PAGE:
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Old 22-03-2013, 05:49   #16
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Re: Fixing Stainless Water Tank

JB Weld “WaterWeld” is suitable for use on potable water tanks.

J-B WaterWeld | Specially Formulated Epoxy Putty

Standard JB Weld is "non-toxic".
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Old 22-03-2013, 05:52   #17
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Re: Fixing Stainless Water Tank

Quote:
Originally Posted by GordMay View Post
JB Weld “WaterWeld” is suitable for use on potable water tanks.

J-B WaterWeld | Specially Formulated Epoxy Putty

Standard JB Weld is "non-toxic".
Thanks,
I was getting a bit frustrated with the run around I was getting this morning and hadn't a chance to look very far.

Cheers,
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Old 22-03-2013, 07:13   #18
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Re: Fixing Stainless Water Tank

As an alternative, have a look at Minaret's refit thread, where he rebuilds a holding tank. Same method could be used. Nauticat 52 Refit
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Old 26-03-2013, 03:26   #19
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I am not familiar with welding stainless steel. My water tanks are 28 years old and are seeping at the spot welds where the baffles are tabbed to the tank wall as well as along some of the welded seams. I am in a location without a marine industry and dealing with workers in a language a second language for both of us. They did some re-welding along the seams and the tank is leaking around their repairs, perhaps at an even faster rate than it was before.

The company here now says that my tanks are too old to fix! They say will have to fabricate new tanks for me. From the look of the tank that I managed to remove, it had not been previously repaired. They re-welded the area where the seam was leaking and not the whole length of the seam.

I have some questions.
[*]Is this true about stainless steel? Will it become to thin to work with? Is it possible that the re-welding that leaked was poor workmanship or material failure?[*]Is there a specific method or equipment that should be used to make this sort of repair?[*]If I have to have a tank fabricated, what thickness steel should a 45 gal/200 l tank be? The shop here says 2mm!
For those who have used JB - weld. Is safe for drinking water tanks? do you apply to the outside or inside?


Any advice or pointers will be greatly appreciated.
Our tank was leaking through pinholes where the baffles were spot welded to the sides.
We ended up having those leaks spot welded & the tank pressure checked. Tank 27 years old & will likely go another 10-20 now, so I suggest spot fixing e.g with the potable JBWeld & getting it fixed properly when you're back in a place that does good work...and NOT having one fabricated by people who don't even know how to fix pinhole leaks! Our 200L tank looks about 3mm thick.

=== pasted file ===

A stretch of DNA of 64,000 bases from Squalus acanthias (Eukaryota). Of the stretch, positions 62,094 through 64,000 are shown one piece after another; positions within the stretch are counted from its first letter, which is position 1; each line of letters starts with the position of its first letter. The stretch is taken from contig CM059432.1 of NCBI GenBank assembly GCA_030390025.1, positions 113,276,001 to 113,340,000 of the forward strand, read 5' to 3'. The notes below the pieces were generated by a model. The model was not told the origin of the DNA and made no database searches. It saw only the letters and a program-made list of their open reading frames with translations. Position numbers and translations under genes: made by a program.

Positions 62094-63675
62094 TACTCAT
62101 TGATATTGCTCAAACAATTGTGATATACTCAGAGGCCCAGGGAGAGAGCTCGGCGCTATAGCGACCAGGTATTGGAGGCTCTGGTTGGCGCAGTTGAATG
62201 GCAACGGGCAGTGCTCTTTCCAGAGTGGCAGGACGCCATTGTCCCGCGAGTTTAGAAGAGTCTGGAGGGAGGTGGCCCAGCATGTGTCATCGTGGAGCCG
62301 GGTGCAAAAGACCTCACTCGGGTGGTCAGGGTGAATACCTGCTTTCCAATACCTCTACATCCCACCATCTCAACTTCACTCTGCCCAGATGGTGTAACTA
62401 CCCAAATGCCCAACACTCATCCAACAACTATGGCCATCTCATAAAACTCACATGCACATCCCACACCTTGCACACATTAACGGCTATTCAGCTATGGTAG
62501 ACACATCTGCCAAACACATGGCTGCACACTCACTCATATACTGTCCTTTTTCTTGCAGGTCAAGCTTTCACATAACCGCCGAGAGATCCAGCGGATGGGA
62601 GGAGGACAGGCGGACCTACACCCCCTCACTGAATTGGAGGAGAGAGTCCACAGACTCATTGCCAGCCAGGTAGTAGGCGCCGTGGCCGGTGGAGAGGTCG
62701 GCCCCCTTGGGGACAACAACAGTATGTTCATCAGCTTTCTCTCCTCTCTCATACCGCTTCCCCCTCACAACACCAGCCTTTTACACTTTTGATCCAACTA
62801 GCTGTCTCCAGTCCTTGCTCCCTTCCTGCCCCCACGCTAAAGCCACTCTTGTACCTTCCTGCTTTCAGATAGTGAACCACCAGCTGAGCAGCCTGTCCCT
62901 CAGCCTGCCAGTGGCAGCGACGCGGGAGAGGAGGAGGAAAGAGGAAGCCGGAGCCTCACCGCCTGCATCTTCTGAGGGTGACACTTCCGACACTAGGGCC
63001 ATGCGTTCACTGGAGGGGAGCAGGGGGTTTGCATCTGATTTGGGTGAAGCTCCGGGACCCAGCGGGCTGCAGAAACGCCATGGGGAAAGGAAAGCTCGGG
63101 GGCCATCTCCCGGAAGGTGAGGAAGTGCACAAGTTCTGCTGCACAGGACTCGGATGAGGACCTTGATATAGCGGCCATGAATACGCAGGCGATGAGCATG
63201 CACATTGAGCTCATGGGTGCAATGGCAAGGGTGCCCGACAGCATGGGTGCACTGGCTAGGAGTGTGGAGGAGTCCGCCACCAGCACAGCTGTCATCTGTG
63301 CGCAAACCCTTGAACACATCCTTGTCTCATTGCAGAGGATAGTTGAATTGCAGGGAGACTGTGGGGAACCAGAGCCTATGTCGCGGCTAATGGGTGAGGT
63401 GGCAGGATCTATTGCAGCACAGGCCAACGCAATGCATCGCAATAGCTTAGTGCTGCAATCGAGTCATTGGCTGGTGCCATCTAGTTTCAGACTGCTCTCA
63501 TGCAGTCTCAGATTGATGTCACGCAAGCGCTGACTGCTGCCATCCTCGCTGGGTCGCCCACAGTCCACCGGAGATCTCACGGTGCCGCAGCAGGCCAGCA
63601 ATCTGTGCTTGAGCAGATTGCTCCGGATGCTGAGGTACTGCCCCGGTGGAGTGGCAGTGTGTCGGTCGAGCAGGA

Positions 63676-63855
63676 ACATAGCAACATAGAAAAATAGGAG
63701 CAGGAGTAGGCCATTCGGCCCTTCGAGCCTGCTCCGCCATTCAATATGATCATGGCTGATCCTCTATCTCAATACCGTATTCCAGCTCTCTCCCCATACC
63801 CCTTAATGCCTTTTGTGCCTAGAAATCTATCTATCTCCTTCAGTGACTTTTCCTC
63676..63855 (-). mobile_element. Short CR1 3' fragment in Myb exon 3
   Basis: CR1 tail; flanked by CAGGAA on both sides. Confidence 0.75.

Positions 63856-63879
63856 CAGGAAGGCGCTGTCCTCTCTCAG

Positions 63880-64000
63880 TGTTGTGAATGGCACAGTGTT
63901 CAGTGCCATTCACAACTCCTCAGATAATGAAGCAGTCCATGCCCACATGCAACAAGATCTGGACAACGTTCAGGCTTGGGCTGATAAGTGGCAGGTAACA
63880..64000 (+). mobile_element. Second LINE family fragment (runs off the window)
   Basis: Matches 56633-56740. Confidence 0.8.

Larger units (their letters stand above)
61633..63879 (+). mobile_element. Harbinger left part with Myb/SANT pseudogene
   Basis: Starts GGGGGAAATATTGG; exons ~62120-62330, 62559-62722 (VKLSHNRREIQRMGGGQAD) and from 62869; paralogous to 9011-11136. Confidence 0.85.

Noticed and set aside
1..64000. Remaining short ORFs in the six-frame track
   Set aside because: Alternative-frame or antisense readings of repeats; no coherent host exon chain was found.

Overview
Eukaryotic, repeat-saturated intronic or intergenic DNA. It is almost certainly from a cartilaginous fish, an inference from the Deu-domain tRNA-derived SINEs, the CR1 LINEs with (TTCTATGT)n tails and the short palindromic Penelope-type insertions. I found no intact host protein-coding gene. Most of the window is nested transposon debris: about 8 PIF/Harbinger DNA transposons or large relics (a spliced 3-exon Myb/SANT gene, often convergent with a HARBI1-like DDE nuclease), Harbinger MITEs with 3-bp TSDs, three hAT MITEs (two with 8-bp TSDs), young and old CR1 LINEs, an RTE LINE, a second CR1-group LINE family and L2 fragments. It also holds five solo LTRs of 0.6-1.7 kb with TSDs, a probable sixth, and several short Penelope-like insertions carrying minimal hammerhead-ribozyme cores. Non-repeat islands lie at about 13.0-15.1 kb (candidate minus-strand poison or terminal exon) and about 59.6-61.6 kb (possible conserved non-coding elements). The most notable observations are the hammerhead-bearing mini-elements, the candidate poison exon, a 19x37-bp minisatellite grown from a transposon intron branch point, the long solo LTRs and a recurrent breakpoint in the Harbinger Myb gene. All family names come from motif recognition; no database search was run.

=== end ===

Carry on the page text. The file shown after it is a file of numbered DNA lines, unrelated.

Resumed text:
Anyone out there know if HDPE has any BPA in it?
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Old 26-03-2013, 03:30   #20
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Oh, don't forget to allow air flow ALL AROUND the tank...stainless hates a de-oxygenated environment ( or is that the other way round? ). It's a particular issue if it's sitting on a solid floor or flush against a bulkhead... we ended up ensuring the supporting frames are not directly under the welds for the baffles....but close enough to minimise flex, I hope!
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Old 26-03-2013, 03:33   #21
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Re: Fixing Stainless Water Tank

Quote:
Originally Posted by seashine View Post
Our tank was leaking through pinholes where the baffles were spot welded to the sides.
We ended up having those leaks spot welded & the tank pressure checked. Tank 27 years old & will likely go another 10-20 now, so I suggest spot fixing e.g with the potable JBWeld & getting it fixed properly when you're back in a place that does good work...and NOT having one fabricated by people who don't even know how to fix pinhole leaks! Our 200L tank looks about 3mm thick.
Anyone out there know if HDPE has any BPA in it?
seashine,

Thanks for the info about your tank. I have found two companies who can do the job properly in about a month at our next stop along the way.
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Old 26-03-2013, 03:36   #22
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Re: Fixing Stainless Water Tank

Quote:
Originally Posted by seashine View Post
Oh, don't forget to allow air flow ALL AROUND the tank...stainless hates a de-oxygenated environment ( or is that the other way round? ). It's a particular issue if it's sitting on a solid floor or flush against a bulkhead... we ended up ensuring the supporting frames are not directly under the welds for the baffles....but close enough to minimise flex, I hope!
The tank is mounted by brackets and there is at least an inch of airspace around the tank. I was going to add a couple of supports between the baffles to reduce the strain on the tank.
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Old 26-03-2013, 06:33   #23
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Re: Fixing Stainless Water Tank

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... Anyone out there know if HDPE has any BPA in it?
High density (#2) and Low density (#4) Polyethylene (HDPE & LDPE) and Polypropylene (#5) (PP) are safe (BPA-Free).
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